What is the Inclusive Framework?
In 2015, OECD and G20 set up an international framework, dubbed the OECD/G20 BEPS Project (the Inclusive Framework), to combat tax avoidance by multinational enterprises (MNEs) using base erosion and profit shifting tools. The aim of the project is to mitigate tax loopholes so that corporations cannot shift profits from a country with a high corporate tax rate to countries with a low tax rate.
The project is now in its implementation phase, 141 countries and jurisdictions are involved including a majority of developing countries. Kenya joined the Inclusive Framework in 2017 and has been an active participant since. Participating countries of the project set up 15 Action Plans (The BEPS action plan) to tackle tax avoidance, improve the coherence of international tax rules and ensure a more transparent tax environment.
Base Erosion and Profit Shifting (BEPS) refers to tax planning strategies that exploit gaps and mismatches in tax rules to artificially shift profits to locations with no/low tax rates and no/little economic activity. This results in little or no corporate tax being paid, as well as annual revenue losses for governments. OECD estimates that globally, governments lose at least 100 – 240 billion USD, equivalent to 4 – 10% of global corporate income tax revenue.
Implementation of the 15 Actions of the BEPS package is underway. Action 1 of the BEPS package addresses the digital economy. Participating members of the project have been working on consensus-based, long-term solutions to the tax challenges arising from the digitalization of the economy. The consultations resulted in the Statement on the Two-Pillar Solution to Address the Tax Challenges Arising from the Digitalization of the Economy that was published on 8th October 2021.
The deal offers a common approach to taxation of the digital economy globally. Interested countries and jurisdictions can participate by joining the Statement. In terms of consensus, 137 out of the 141 OECD IF countries and jurisdictions have joined the Statement.
What is the Two-Pillar Approach?
Pillar One aims to ensure a fairer distribution of profits and taxing rights among countries with respect to the largest MNEs, which are the winners of globalization. It seeks to tax the largest MNEs (those with at least 20 billion euros in revenue) and the most profitable (profit before tax of 100) where 25% of the residual profit above the 10% is re-allocated to market jurisdictions.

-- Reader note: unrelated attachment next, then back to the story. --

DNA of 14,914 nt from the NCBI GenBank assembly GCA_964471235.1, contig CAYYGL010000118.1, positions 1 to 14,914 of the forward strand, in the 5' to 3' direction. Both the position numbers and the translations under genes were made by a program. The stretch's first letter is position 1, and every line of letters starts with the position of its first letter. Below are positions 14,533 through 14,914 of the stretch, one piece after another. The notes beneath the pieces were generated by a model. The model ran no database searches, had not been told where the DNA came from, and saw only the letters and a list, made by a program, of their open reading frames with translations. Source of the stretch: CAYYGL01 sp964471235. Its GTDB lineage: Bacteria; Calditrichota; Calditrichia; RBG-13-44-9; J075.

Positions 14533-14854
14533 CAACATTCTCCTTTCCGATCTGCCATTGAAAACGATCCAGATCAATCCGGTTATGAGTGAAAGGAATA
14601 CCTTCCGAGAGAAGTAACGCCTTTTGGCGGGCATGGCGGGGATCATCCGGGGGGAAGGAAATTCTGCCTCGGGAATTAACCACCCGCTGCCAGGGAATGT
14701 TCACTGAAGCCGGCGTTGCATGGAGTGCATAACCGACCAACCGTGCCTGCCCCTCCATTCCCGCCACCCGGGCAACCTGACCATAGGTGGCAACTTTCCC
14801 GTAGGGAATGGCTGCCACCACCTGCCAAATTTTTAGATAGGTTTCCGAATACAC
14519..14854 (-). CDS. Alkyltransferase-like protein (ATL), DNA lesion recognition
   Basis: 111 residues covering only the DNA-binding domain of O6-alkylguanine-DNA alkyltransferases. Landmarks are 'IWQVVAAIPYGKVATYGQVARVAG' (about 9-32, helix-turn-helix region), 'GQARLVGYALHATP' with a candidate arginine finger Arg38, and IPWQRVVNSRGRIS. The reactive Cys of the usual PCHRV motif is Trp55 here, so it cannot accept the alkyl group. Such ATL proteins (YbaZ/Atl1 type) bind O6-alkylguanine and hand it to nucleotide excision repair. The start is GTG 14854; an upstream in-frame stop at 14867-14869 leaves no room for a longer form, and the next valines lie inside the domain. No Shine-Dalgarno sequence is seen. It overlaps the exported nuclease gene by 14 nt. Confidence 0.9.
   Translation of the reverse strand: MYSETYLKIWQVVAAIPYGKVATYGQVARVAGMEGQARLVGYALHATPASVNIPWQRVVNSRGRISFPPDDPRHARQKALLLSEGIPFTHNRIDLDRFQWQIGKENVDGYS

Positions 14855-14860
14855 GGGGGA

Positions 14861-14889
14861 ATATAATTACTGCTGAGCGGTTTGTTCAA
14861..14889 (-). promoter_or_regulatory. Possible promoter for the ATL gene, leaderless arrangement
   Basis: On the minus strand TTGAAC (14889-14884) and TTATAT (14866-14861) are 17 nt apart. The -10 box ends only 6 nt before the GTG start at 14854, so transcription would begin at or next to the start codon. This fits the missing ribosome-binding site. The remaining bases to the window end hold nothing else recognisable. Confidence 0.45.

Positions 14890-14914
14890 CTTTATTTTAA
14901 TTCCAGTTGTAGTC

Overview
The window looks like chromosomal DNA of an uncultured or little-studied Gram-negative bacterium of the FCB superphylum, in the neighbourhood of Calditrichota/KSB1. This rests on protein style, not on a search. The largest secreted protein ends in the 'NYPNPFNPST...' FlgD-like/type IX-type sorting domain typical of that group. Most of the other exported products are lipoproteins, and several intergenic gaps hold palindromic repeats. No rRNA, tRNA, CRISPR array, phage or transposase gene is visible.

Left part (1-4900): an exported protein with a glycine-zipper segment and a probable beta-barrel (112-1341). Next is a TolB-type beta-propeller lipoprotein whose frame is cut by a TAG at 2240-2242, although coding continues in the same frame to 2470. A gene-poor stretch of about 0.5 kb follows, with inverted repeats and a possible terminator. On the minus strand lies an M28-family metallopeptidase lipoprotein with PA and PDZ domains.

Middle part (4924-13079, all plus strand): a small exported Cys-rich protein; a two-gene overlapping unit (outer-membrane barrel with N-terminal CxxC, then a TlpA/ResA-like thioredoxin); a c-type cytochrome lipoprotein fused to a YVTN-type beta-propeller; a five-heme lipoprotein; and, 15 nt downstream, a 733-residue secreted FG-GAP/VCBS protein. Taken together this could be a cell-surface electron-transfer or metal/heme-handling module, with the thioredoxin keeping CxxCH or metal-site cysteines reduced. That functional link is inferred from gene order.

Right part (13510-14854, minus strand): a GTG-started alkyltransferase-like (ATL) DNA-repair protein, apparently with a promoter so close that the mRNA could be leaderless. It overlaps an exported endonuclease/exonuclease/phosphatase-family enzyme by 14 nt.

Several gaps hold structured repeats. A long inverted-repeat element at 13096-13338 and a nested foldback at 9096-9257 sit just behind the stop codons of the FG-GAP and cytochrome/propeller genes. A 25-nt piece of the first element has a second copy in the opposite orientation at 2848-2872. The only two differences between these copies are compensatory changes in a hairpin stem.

Pillar Two puts a floor on tax competition on corporate income tax through the introduction of a global minimum corporate tax at a rate of 15% that countries can use to protect their tax bases. It seeks to strengthen tax avoidance and harmful tax practices.
KEY ELEMENTS OF THE TWO-PILLAR SOLUTION
Taxing rights on 25% of the residual profit of the largest and most profitable MNEs. This would be re-allocated to the jurisdictions where the customers and users of those MNEs are located
A global minimum tax of 15% on all MNEs with annual revenue over 750 million euros
Tax certainty through mandatory and binding dispute resolution, with an elective regime to accommodate certain low-capacity countries
Requirement for all jurisdictions that apply a nominal corporate income tax rate below 9% to interest, royalties, and a defined set of other payments to implement the “Subject to Tax Rule” into their bilateral treaties with developing Inclusive Framework members when requested to, so that their tax treaties cannot be abused.
Removal and standstill of Digital Services Taxes and other relevant, similar measures upon joining the Two Pillar approach
The establishment of a simplified and streamlined approach to the application of the arm’s length principle in specific circumstances, with a particular focus on the needs of low-capacity countries.
Carve-out to accommodate tax incentives for substantial business activities
Has Kenya joined the Statement on the Two-Pillar approach to Address the Tax Challenges Arising from the Digitalization of the Economy
No. Kenya did not join the Two-Pillar Solution and has maintained her national position against it based on several technical grounds and fears of possible national loss of revenue.
Does Kenya stop being a member of the Inclusive Framework if it does not join the Statement?
No. Kenya is a member of the OECD/G20 Inclusive Framework on BEPS and actively participates and engages with the OECD on the tax challenges of the digital economy and global dialogue on fiscal affairs.
KRA for instance participates in the Forum on Tax Administration (FTA), the Global Forum on transparency and Exchange of Information for tax purposes, and the Inclusive Framework on BEPS - particularly on the BEPS package on transfer pricing aspects, among others.
Who are the other countries that have not joined the Statement?
The other countries that have not signed up are Nigeria, Pakistan, and Sri Lanka.
When does the deal come into effect?
The deal is expected to come into effect on 1st January 2024.
What are the next steps for Kenya?
Kenya believes in the spirit of the Inclusive Framework and the opportunities presented especially to low and middle-income economies. Kenya has continued to engage with the OECD and African Tax Administration Forum (ATAF) to ensure that a mutually beneficial solution is adopted. Kenya reaffirms her commitment to continue contributing to the global tax policy dialogue, negotiations, and processes to develop options suitable to developing economies on a multilateral basis.